Putting utility back in utilities

Andrew Welch


noun: the state of being useful, profitable or beneficial

A utility. A commodity. A low-involvement product. Call it what you will, electricity and the brands associated with it barely register with customers. But that’s all about to change, as the energy sector undergoes a seismic shift. The category as we know it will be unrecognizable in the not too distant future.

Some key changes are driving this shift. Electricity is increasingly being used as a source of heat, light and mobility. This will see both the oil majors and the traditional utility companies competing more keenly for your dollar. Add to this the entry of multiple new players innovating how the world generates, stores and consumes power. At the same time, individuals are gaining more control over their energy choices. With this cocktail, what was once a tightly controlled category with a limited number of suppliers will become complex and fragmented.

To capture a share of this market, energy brands will have to stop being utilities and start offering utility. But how?

They’ll become educators

Brands will play a leading role in guiding customers as they start to navigate the emerging landscape.

Energy consumers—once the passive receivers of a standard, one-size-fits-all product—will soon be able to exercise far more control over their involvement. They may want to specify the source of their energy. They may decide to generate their own electricity to sell back to the grid at a profit, or “top up” an energy plan as you would a data plan. Owners of electric vehicles may want the option to use charging stations as part of their utility package.

Does any of this sound familiar yet? The transition here is not unlike that from POTS (plain old telephone service) to multifunction smartphones—meaning there’s a learning curve for consumers.

And this is where brand steps in—to help people understand the many possibilities. Brands can demonstrate their value with transparent contracts, intuitive, convenient interfaces, and up-to-date, reliable information. By making it easy for consumers to choose the packages and options that work best for them, brands can win loyalty and unlock new revenue sources, just like the tech giants have done in simplifying digital.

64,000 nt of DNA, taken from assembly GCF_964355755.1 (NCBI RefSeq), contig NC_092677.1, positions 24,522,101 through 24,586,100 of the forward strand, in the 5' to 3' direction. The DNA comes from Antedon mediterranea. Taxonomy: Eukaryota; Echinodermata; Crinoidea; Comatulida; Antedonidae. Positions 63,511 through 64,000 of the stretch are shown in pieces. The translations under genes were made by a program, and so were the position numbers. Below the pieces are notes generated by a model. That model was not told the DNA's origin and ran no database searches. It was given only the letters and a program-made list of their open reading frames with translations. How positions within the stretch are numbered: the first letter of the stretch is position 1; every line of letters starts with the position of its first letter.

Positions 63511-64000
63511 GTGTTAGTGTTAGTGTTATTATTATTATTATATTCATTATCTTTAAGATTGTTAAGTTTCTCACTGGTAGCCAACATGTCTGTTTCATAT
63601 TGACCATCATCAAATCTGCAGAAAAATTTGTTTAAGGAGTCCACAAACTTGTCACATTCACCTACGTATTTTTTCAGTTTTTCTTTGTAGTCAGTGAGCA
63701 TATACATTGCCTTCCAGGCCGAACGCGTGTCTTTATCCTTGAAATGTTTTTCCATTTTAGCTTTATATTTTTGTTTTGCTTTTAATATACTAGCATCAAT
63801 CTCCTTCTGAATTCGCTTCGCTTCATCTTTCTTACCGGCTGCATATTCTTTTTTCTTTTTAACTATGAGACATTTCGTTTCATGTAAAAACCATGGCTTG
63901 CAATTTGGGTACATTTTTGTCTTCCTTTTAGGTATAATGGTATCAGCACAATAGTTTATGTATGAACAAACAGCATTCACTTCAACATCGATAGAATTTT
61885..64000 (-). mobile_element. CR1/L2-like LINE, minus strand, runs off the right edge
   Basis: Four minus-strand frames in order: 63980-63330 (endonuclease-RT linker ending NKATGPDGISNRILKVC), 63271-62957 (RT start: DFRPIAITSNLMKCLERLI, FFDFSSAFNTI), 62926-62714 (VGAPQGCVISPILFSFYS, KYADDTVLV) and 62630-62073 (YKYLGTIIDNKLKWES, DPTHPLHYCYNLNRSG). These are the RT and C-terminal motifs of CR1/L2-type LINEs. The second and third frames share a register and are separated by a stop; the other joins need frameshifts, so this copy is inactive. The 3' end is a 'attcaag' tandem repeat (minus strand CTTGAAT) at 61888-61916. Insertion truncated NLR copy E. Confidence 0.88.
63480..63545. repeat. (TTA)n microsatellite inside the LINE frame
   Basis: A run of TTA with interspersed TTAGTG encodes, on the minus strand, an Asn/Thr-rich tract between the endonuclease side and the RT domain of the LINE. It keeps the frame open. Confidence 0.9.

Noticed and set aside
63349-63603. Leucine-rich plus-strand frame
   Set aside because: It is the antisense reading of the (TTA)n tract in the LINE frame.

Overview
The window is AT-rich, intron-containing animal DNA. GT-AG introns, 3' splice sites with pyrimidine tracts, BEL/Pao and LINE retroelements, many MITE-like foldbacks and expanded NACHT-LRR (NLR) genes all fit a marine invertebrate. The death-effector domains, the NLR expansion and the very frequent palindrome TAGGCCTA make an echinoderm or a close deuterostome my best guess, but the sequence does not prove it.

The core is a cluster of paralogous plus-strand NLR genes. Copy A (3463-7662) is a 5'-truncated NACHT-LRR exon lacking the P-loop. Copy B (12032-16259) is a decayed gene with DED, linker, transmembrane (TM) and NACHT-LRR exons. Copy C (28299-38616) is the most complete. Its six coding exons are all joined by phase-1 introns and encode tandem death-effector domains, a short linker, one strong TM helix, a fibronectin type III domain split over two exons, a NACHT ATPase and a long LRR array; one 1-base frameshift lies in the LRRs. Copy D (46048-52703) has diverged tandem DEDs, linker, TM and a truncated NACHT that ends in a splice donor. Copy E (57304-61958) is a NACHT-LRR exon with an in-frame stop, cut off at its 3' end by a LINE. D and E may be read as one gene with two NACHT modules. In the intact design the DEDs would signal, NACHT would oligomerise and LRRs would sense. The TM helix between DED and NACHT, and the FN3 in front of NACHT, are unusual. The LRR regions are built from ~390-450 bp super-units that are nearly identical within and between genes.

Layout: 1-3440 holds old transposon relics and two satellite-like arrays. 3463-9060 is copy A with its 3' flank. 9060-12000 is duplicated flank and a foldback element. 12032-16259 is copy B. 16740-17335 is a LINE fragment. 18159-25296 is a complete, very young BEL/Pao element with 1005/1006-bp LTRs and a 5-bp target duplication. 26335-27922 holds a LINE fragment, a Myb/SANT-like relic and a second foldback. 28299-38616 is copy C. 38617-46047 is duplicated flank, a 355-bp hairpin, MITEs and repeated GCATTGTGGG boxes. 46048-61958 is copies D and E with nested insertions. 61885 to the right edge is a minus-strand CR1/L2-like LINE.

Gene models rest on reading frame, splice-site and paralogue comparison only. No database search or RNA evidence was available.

Owners of electric vehicles may want the option to use charging stations as part of their utility package

They’ll define a new language

If you never knew what the hell a kilowatt was, take heart: it may not matter much longer. Energy brands have a prime opportunity to differentiate themselves by developing user-friendly lexicons that fit the new choices.

What unit of energy does it take to supply power to a single-family home for one month? What will it be called? What unit will charge an electric vehicle for 20 miles of city driving? Speaking to consumers in down-to-earth, accessible language sets the tone for positive business interactions. And informed customers make wiser choices—choices that can benefit the environment and their wallets at the same time.

They’ll drive appeal

Brand will also play a pivotal role in changing perceptions and generating excitement. With the installation of a Tesla Powerwall, for example, what was once an ugly piece of equipment hidden in the garage is suddenly a design feature. Aesthetics will become a major driver of choice in a field whose products have in the past been largely invisible. Winning brands will find ways to make energy provision a self-expressive benefit that reflects personal values.

Gary Bryant

They’ll generate value

The more ways an energy company can create value for consumers, the better chance it has of competing successfully. The standout brands will win by educating the public, driving interest and offering desirable options in this rapidly evolving category.

Will the existing energy companies choose to adapt and lead the establishment of a fresh set of rules, or will new players from adjacent categories muscle in and disrupt their game? The telecom industry used to be all about a few big landline providers; now one of the biggest players is a computer company started in a garage in Cupertino.

There’s a new game in town

Energy is about to get exciting. It’s about to enter new arenas. The brands that win will shift from being utilities to being useful, expressive and engaging brands, shaped around you.